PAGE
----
Through its Announcement of Proposed Service Areas, issued October 4, 2021, the National Telecommunications and Information Administration (NTIA) released a list of entities that applied for funding through the $288 million Broadband Infrastructure Program (BIP). Detailed information about these funding requests is available in the Excel spreadsheet that accompanies the announcement, which identifies the applicants seeking grant funding under the program by state and census block.

Broadband providers should review the NTIA's list and determine whether there are any applications seeking funding for service areas already receiving 25/3 Mbps broadband. Comments challenging funding requests on that list are due October 19, 2021.

The BIP was created by the Consolidated Appropriations Act of 2021. It funds "partnerships" between service providers and states or political subdivisions of a state. The program is designed to provide funding to cover some of the costs of deploying broadband to unserved rural areas.

The program targets census blocks where broadband service supporting speeds of 25 Mbps downstream and 3 Mbps upstream is not available. Those awarded funding will be required to deploy service at speeds of at least 100/20 Mbps.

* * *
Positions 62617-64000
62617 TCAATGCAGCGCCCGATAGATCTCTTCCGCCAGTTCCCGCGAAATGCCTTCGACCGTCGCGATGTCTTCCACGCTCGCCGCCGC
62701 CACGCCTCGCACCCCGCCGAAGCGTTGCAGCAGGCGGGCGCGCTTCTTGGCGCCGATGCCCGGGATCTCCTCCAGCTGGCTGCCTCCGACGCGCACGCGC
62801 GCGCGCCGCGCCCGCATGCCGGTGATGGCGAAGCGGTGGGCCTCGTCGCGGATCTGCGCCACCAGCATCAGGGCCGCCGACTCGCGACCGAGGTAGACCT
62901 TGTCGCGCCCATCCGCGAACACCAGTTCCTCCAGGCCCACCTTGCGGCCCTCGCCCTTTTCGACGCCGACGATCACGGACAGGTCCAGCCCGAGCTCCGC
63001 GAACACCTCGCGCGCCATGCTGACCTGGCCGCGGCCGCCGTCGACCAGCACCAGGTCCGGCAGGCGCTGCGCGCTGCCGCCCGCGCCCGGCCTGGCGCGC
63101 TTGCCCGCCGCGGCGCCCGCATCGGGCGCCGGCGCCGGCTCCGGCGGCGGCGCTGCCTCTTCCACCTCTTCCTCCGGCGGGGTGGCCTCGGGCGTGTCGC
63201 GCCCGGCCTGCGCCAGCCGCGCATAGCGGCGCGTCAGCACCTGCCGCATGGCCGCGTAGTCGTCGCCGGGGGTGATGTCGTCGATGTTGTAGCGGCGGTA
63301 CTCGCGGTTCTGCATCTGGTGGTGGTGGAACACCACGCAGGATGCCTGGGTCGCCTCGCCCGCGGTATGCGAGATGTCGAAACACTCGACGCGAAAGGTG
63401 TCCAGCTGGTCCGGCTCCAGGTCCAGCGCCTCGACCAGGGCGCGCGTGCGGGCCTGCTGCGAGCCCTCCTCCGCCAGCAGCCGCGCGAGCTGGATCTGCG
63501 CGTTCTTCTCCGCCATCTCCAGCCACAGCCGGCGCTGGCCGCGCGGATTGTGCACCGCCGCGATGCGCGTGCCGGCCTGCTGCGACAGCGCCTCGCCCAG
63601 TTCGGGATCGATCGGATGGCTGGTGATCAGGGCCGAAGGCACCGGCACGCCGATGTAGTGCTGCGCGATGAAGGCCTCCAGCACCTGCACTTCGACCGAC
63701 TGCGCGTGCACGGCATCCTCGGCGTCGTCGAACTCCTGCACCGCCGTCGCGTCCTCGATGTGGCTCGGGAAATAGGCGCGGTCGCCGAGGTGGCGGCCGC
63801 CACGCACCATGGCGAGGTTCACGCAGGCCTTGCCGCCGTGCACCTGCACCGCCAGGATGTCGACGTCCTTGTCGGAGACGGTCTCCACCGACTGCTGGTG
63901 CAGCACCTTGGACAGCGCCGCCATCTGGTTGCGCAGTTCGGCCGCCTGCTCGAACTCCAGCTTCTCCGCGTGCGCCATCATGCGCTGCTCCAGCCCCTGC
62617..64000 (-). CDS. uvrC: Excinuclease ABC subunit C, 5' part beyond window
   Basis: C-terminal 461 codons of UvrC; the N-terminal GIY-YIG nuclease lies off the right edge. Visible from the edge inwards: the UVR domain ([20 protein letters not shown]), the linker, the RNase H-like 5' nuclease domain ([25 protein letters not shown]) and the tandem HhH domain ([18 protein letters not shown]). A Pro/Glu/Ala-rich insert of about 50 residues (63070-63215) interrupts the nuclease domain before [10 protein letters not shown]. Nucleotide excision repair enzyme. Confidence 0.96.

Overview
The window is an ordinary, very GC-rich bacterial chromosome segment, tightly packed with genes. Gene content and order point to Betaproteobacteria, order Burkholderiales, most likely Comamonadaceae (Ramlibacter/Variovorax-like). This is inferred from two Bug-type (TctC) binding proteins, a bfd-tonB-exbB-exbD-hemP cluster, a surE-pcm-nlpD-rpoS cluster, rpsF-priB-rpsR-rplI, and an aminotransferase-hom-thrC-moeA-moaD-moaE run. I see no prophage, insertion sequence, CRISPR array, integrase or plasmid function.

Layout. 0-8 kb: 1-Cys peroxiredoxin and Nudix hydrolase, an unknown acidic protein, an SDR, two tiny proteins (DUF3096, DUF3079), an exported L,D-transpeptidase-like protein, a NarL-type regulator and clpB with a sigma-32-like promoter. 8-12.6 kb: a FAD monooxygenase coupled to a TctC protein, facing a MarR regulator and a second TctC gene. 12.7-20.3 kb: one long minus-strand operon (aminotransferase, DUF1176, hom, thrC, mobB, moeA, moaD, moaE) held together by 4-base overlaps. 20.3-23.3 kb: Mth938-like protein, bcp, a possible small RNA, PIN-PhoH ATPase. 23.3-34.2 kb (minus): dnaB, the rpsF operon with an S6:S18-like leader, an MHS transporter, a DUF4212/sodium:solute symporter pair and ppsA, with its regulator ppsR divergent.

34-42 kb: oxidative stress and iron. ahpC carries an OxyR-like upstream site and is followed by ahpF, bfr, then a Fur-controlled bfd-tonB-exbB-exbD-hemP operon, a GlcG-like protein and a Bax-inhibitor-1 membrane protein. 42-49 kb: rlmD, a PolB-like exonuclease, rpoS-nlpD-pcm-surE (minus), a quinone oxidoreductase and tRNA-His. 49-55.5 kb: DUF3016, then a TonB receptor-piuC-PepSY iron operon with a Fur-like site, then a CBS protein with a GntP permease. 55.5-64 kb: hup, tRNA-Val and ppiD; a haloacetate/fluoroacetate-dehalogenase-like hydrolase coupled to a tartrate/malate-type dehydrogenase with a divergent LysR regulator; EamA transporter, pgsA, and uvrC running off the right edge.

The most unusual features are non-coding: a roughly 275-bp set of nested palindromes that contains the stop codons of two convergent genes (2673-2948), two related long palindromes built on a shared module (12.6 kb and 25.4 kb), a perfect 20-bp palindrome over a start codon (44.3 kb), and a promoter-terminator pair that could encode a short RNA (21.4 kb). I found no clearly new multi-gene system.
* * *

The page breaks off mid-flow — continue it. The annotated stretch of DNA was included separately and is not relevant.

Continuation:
NTIA began accepting applications in May 2021. The October 4, 2021, proposed funding announcement identifies 212 entities in more than 40 states that have applied for funding to support broadband deployment in more than 180,000 census blocks.

In an effort to prevent unnecessary over-builds of already-served territories, the Announcement invites broadband providers that already serve any of the census blocks to submit information about their offerings (see Proposed Service Area Response Submission Guide). NTIA seeks information from existing service providers to evaluate whether the targeted areas are unserved, including the number of households and businesses that have access to broadband in that portion of the provider's service territory that overlaps with the applicant's proposed service area by census block and the number of locations lacking access.

Service providers should also detail the number of subscribers that they currently have for each of the broadband services they offer in each listed census block. Additionally, each provider must submit a list of its points of presence in or near the target census blocks.

NTIA plans to make decisions about BIP grants based on several criteria, weighted as follows:

  • Level of Impact in the Proposed Service Area (20 points)
  • Affordability of Services Offered (10 points)
  • Technical Approach and Related Network Capacity and Performance (20 points)
  • Applicant's Organizational Capability (20 points)
  • Reasonableness of the Budget (10 points)
  • Sustainability of the Project (15 points)
  • Leverage of Non-Federal Resources (5 points)

DWT has experience in helping service providers submit oppositions to earlier subsidy programs and would be happy to assist service providers in preparing responses to these applications.